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He'd Like To Buy the World a Coup
June 27, 2002
By Beth Henry

Democracy is a fine thing, according to our unelected Simba-in-Chief. Of course, it may not necessarily be determined by votes representing the will of the people. It may easily mutate into martial law and unilateralism in our own country, while retaining its nominal nobility, but only in the event of an undeclared war with no objective and no forseeable conclusion. Democracy is sacred to George W. Bush, even though it proved a nuisance to his own corporate-financed coup.

This devotion to democracy has led him to keep adding to the list of heads-of-state he would like to see ousted, by popular vote, of course, all over the world. They may already be there by popular vote, but that's a mere technicality. In a true democracy, it doesn't really matter how they got into power unless they have the Bush dynasty seal of approval.

Saddam Hussein, of course, tops the list. Little Bush is determined to succeed where Big Bush failed. Hussein, to be sure, is a "bad guy." He was a bad guy when he was our buddy, siding with us against Iran, while using chemical weapons with impunity. He was an even worse guy when he invaded Kuwait, endangering the fortunes of our petroleum industry and threatening the "American Way of Life," in which massive consumption of energy and just about everything else is perhaps even more sacred than democracy.

Then, of course, there's Castro. Cuba, it seems, is in the grip of a dictatorship in which elections are fraudulent and free speech is strangled by surveillance and oppression. That's okay, though. What really, really irks the Shrub, who admittedly would like, and is garnering, dictatorial power, is that the Cubans are not capitalists. They are being deprived of the joy and fulfillment of enriching the global corporate interests to which our administration is single-mindedly devoted.

Oh, and let's not forget that opposing Castro pleases those whom brother Jeb must please in Southern Florida. A bit more Bush family business, which now seems to dominate American policy and interests.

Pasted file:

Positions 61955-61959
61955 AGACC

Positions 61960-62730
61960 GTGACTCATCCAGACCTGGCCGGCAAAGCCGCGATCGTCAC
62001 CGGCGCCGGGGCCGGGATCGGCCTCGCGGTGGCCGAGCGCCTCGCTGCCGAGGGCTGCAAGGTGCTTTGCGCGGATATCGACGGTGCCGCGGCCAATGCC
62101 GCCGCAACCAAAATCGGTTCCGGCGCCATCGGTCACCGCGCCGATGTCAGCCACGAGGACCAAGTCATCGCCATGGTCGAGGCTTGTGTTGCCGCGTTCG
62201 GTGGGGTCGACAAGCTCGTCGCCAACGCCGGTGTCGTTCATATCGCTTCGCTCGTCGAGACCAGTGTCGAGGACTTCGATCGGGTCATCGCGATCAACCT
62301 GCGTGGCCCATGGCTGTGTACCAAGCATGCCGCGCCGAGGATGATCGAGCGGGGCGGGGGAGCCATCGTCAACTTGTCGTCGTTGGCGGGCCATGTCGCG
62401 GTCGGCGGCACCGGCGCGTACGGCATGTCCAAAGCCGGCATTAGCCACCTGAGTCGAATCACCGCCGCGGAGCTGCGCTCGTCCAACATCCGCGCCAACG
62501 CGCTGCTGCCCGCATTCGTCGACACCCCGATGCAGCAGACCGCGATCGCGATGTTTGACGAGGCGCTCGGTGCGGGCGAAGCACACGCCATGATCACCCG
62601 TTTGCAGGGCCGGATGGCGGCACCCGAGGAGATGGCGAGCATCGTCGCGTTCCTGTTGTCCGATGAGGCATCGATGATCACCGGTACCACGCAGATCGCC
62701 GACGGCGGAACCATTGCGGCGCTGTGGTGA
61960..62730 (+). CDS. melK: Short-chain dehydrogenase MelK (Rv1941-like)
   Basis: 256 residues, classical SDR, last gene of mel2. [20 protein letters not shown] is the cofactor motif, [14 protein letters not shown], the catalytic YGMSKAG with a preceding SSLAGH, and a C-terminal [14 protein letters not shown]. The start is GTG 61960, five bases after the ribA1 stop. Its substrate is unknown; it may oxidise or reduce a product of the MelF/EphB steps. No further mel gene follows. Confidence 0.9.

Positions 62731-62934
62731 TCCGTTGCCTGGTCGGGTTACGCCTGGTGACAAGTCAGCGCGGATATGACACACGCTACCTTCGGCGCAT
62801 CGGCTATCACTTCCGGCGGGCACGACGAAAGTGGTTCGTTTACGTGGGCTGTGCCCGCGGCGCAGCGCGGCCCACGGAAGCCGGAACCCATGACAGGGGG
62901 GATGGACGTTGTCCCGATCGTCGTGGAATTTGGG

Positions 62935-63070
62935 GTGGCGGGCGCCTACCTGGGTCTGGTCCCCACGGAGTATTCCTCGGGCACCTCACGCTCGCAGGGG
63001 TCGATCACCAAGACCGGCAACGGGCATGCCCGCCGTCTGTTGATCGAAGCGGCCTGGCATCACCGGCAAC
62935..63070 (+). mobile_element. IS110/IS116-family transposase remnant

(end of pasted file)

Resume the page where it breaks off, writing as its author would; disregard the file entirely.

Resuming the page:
Hugo Chavez of Venezuala, elected by the majority of the vote there, hangs onto his office and his life by his fingernails following a corporate-sponsored attempted coup supported by Bush, Inc. In his back-pedalling response to questions about his support of this new kind of democratic process, Baby Bush first sputtered denials, then began to admonish Chavez concerning democracy, and then unaccountably segued into his usual jingoistic rant against "terrr..."

Afghanistan is a done deal. No more Taliban. After all, they were evil. They harbored Osama, were mean to their mamas, and, horror of horrors, actually thought they could bargain with Unocal to get the pipeline the company wanted to build through their country to supply some of their energy needs, and to help them rebuild their infrastructure. Had they been more forthcoming, the pipeline would have supplied natural gas to Enron's power plant in Dabhol, and poor Linda Lay would never have had to lower herself to a humble retail job.

So, even though the ideology and the culprits in the terrorist attack on our country could be traced directly to Saudi Arabian and Egyptian al-Qaeda operatives, the Taliban had to go. Now, minus a few thousand starving civilians, Afghanistan is in good hands, hand-picked for oil industry friendliness by Bush & Cheney, Inc. Another triumph for democracy!

This week, George the Younger added Yassir Arafat to the list of leaders who needed to be ousted by the people in a fair and democratic election. Does he have a replacement in mind? What if Palestinians, on the way to the polls, are shot down or arrested by Israeli troops? How, if practically all Palestine is under virtual house-arrest, will there be campaigning or voting? These are details to be worked out, of course.

Given the alchemy of political terminology at which Bush seems to excel, I'm sure he will come up with a brilliant and creative way for a country to hold elections in the path of tanks and bullets, under perpetual curfew, and surrounded by barbed-wire and checkpoints.

Who knows? We may need that very blueprint for our own elections in 2004.

Email Beth Henry at

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